One Hundred Years
When the nation's founders signed the Declaration of Independence, on July 4, 1776, they knew they were doing something never done before. They were declaring that citizens could rule themselves; they were establishing a nation based on "self-government." No one knew whether such a nation was even possible, or whether one so designed could last very long.
By 1876, exactly a century later, the nation is really ready to celebrate. It is our hundredth birthdayour centennial . And the experiment in self-government seems to be working. We have become a free nation with a constitution all the world envies. We have survived a terrible civil war, and ended the horror of slavery. We have grown from two and a half million citizens in 1776 to forty-six million in 1876. We are becoming a world industrial power.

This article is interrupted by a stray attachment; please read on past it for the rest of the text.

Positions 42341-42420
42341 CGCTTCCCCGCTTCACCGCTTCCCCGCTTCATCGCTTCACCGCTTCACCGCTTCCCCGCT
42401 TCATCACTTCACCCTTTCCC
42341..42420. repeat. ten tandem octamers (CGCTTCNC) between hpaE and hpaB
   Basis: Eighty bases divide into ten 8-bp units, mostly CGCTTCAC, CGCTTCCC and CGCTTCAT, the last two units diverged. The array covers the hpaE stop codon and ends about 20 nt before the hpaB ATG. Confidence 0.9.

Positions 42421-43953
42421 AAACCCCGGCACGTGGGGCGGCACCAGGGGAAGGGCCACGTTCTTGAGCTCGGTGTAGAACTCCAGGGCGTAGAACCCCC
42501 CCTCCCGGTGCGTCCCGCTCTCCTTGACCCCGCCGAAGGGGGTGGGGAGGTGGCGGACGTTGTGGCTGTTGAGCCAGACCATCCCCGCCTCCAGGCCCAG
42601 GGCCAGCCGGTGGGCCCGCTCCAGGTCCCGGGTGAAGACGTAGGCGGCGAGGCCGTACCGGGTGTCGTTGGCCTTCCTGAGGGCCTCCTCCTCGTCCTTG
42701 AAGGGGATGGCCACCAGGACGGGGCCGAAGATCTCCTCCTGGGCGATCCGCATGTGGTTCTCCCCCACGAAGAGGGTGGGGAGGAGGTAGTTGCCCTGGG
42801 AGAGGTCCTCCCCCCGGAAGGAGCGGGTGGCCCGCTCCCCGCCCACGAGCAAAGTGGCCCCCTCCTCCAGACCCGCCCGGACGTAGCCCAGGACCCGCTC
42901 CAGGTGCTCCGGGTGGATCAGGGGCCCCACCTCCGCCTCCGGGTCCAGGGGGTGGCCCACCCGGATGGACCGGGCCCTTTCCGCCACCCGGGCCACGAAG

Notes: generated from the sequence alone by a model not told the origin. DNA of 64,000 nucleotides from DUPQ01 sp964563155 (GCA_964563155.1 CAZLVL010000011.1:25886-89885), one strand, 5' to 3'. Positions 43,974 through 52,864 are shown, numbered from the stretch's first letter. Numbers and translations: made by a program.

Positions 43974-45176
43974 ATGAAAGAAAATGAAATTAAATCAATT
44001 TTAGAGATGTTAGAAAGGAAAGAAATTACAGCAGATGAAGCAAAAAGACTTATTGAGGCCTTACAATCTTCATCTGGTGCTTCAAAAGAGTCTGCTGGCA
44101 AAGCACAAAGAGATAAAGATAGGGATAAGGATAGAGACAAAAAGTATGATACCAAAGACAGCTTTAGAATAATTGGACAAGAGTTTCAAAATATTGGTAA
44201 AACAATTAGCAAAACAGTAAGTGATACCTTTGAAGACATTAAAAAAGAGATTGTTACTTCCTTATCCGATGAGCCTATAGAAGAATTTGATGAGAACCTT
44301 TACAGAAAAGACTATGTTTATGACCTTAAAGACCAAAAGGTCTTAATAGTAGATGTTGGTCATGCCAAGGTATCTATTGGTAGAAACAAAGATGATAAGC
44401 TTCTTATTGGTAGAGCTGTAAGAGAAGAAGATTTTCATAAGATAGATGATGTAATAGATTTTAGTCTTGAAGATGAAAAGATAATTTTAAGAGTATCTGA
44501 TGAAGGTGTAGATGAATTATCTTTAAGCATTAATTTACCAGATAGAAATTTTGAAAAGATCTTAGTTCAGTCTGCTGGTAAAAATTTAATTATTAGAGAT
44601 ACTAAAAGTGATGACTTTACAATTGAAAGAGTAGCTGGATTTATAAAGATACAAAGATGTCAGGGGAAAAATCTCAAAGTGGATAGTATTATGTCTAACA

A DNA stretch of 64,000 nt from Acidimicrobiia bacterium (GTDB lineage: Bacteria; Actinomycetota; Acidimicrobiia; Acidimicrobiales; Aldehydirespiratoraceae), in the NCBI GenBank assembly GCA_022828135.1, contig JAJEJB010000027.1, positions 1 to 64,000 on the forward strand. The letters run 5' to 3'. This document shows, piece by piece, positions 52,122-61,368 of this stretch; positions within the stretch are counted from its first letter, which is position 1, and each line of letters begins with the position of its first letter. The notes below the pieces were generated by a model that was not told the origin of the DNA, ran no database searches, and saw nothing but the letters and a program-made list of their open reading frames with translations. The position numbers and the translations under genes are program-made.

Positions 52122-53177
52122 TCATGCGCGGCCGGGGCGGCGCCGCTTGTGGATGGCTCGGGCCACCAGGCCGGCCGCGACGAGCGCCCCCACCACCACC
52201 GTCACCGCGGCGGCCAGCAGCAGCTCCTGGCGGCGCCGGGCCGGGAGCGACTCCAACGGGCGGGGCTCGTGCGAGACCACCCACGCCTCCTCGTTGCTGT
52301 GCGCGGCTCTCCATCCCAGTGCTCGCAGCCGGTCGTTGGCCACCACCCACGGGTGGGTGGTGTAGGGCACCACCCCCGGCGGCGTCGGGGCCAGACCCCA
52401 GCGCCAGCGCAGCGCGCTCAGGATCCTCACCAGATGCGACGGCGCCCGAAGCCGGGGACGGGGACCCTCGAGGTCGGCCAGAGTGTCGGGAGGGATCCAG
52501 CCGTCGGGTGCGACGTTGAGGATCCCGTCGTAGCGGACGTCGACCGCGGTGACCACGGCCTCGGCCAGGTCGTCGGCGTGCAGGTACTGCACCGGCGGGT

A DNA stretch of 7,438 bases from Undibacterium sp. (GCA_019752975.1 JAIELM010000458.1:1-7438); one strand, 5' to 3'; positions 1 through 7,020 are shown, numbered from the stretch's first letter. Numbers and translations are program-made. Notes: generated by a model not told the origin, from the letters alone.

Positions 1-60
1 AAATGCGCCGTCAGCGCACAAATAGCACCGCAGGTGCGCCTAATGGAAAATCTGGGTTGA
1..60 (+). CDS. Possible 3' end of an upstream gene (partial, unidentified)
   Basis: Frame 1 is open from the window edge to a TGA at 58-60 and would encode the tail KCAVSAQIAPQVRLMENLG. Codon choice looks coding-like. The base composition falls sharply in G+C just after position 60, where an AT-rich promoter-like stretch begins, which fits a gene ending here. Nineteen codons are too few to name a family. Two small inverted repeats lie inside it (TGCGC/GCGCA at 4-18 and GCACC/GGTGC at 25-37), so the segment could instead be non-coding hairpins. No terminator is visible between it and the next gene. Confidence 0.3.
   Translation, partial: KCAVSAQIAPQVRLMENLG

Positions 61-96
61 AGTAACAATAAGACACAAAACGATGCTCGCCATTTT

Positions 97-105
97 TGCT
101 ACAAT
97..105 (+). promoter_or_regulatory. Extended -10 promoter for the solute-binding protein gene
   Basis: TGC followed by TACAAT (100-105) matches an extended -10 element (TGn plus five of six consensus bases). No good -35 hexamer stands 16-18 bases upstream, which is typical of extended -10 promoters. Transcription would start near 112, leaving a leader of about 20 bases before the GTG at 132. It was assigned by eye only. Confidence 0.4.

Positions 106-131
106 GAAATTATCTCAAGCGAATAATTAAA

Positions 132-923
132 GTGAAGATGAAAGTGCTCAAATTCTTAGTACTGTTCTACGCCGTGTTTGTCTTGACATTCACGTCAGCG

But we haven't found perfection. Our nation has problems. That idea of liberty and justice for all isn't easy to achieve. Former slaves still haven't been recognized as full citizens . The Fourteenth Amendment was supposed to change that. But written guarantees aren't good enough by themselves. What is also needed is the will to enforce them. No constitution will work if the government doesn't enforce its principles. In the South, those principles are not being enforced, and the era of black freedomcalled Reconstructionis ending in failure. Frederick Douglass , the nineteenth century's great civil rights leader, is outraged. "Men talk of the Negro problem," he says. "There is no Negro problem. The problem is whether American people have loyalty enough, honor enough, patriotism enough, to live up to their own Constitution We Negroes love our country. we fought for it. We ask only that we be treated as well as those who fought against it."